I cleaned up the picture and did the outline. It does still need some detail before the colour goes on, but i guess im taking it one step at a time. :)
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thespaceinvader
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Post by thespaceinvader »

It looks a bit aliased/jaggy. Might i suggest that instead of going over the path with a line, you use the Paintbrush tool with a brush of the same width (should be an option in GIMP) - you'll avoid the jaggies, which would otherwise prevent this from even being considered for inclusion in the game.
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BloodIssyl
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Post by BloodIssyl »

It actually looks excellent, other than the aliasing.

You may need more detail, but I've seen finished drawings that were this simple, and looked good.

Keep in mind you need shading - i would recommend doing this when you color, as you can use different shades, of course.

Mille
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Cectroized and rerasterized version of the dwarf as workflow

Post by Mille »

BloodIssyl wrote:It actually looks excellent, other than the aliasing.

You may need more detail, but I've seen finished drawings that were this simple, and looked good.

Keep in mind you need shading - i would recommend doing this when you color, as you can use different shades, of course.
Well - Beside the Aliasing i think another point is, that a continuing line width isn´t the general solution. Varying changes of the line width might add live to the sketch.

Having already made a life cycle of a parasite for my diploma thesis with a very nice result, i thought it might be a good idea to try vectorizing sketches before further use.

Trying something out i tried a bit around tonight with vector conversion of the dwarf to make it more easier to come from a sketch to a lineart.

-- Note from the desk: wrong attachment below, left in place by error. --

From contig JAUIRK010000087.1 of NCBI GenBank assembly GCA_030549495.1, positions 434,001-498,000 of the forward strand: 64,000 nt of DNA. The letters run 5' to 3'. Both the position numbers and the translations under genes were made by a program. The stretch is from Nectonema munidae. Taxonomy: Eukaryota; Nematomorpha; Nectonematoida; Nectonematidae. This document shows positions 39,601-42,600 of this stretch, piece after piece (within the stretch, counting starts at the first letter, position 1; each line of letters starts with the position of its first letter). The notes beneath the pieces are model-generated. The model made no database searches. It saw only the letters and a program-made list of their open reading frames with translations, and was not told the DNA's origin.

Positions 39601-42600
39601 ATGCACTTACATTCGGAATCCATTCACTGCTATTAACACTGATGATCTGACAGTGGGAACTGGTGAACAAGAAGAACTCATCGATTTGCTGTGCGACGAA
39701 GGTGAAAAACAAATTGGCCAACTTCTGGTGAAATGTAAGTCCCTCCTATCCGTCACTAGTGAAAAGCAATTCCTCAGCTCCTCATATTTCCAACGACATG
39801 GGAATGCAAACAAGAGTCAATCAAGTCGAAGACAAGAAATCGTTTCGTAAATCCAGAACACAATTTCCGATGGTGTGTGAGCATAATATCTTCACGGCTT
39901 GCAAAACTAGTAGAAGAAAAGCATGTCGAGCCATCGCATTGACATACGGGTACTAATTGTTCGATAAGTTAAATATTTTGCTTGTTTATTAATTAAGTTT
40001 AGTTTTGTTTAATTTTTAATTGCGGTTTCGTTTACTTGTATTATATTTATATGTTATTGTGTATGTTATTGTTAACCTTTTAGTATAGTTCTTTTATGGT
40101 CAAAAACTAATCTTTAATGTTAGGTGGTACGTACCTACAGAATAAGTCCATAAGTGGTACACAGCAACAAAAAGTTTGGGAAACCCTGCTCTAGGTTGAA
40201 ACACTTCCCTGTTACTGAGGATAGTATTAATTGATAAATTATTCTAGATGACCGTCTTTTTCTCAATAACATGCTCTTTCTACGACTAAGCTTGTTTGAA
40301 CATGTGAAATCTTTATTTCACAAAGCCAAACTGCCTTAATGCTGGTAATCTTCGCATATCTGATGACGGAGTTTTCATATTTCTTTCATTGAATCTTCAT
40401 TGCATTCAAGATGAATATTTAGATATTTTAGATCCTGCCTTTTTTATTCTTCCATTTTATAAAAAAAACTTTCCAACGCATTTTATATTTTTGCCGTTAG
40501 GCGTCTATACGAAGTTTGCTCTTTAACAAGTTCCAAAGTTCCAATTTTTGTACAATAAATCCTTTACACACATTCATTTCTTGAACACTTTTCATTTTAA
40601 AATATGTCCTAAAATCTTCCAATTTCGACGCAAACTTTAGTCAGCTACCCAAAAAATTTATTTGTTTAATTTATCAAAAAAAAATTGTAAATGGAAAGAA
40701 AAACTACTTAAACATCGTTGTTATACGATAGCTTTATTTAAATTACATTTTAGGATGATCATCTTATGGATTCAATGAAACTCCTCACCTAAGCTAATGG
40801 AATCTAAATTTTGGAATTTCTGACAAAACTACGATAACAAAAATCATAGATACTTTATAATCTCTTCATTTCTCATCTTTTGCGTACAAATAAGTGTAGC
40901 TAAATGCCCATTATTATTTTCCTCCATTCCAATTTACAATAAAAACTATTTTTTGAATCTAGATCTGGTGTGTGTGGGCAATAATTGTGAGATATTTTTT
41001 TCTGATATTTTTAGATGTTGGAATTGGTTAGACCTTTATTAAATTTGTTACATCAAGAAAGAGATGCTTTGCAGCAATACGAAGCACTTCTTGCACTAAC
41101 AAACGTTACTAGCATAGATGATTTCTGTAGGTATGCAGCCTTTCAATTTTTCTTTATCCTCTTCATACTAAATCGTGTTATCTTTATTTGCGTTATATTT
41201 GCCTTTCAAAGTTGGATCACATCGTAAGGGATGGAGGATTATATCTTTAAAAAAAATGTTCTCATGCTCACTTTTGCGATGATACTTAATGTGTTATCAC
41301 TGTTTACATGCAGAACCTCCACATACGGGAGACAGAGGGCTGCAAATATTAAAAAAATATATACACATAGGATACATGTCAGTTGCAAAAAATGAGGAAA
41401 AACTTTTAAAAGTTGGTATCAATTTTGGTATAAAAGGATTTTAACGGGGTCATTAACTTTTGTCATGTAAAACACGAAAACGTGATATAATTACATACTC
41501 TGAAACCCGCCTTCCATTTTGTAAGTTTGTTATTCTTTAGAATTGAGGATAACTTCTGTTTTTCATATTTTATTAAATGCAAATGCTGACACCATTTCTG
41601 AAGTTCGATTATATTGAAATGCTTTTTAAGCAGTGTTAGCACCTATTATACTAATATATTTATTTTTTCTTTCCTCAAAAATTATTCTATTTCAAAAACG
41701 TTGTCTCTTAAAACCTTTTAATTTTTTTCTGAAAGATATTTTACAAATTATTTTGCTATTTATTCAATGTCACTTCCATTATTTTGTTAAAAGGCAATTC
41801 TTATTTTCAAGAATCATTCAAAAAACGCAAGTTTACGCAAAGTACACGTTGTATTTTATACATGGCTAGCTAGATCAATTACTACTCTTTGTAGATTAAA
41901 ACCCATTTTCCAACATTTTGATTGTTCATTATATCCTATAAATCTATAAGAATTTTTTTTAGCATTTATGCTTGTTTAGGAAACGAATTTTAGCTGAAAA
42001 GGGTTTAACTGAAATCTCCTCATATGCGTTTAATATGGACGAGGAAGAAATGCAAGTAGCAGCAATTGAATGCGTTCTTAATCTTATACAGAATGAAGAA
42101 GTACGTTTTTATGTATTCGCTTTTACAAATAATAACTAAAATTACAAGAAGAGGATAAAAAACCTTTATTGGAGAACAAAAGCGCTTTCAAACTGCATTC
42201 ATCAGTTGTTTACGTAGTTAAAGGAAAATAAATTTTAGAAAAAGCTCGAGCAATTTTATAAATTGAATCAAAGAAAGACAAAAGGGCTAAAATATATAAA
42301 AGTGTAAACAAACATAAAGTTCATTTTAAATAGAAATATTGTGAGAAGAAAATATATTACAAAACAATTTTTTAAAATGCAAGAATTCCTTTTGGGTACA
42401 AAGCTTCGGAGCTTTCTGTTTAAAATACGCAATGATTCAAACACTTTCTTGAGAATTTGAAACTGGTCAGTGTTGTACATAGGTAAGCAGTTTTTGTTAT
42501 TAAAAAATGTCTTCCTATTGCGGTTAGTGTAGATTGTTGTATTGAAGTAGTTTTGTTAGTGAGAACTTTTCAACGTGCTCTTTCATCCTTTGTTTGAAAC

I would be interetetd to get some ideas to the attached resuls.

Generally i think vectorizing a scanned skech and converting it back to raster can spare you work and enormous consumption of time, as the result is

a) automatically antialiased,
b) already existing varying line width stays after digitalizing and lining
c) you dont need to clean the image anyomore (At least if the original sketch is not to dirty)
d) In the perfect case you need only small pencil sketching afterwards

I would be interested to hear your thoughts on this topic:)
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Sgt. Groovy
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Post by Sgt. Groovy »

In my opinion, the constant line width is a bigger problem than aliasing, at least if the image is going to be scaled down to portrait size (interpolation will antialias it).

Vector tracing will also anti-alias it, as Mille demonstrated, but I wouldn't use it directly on the sketch (too dirty), but on the raster-traced version. The image below shows what it looks like, and the process has already tapered some line endings, enhancing the look. The line widths can be further adjusted by moving the control points (in Inkscape, the "sculpting" mode may come handy, selecting several points and alt-dragging, other professional quality vector programs should have similar functionality). If you prefer to colour on a raster program, you can just render this as raster (though a vector program will do the work just fine).

ETA: And of course this is a perfect opportunity to plug one of my tutorials
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Sgt. Groovy
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Post by Sgt. Groovy »

And the same thing after about 15 minutes of manual editing of the nodes. A quick way is to select whole subpaths and moving them towards opr away from the light to make the lines thicker on the shady and thinner on the lit side.
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Tiedäthän kuinka pelataan.
Tiedäthän, vihtahousua vastaan.
Tiedäthän, solmu kravatin, se kantaa niin synnit
kuin syntien tekijätkin.

Kuolon Tanssi
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Location: Brighton, UK

Post by Kuolon Tanssi »

Thankyou all very much.

I was having trouble with the anti-aliasing, and i didn't expect any one to help, but i am very grateful for all your advice and help.

I will colour it when i get back from work, and bump this post with a new picture.

Thanks again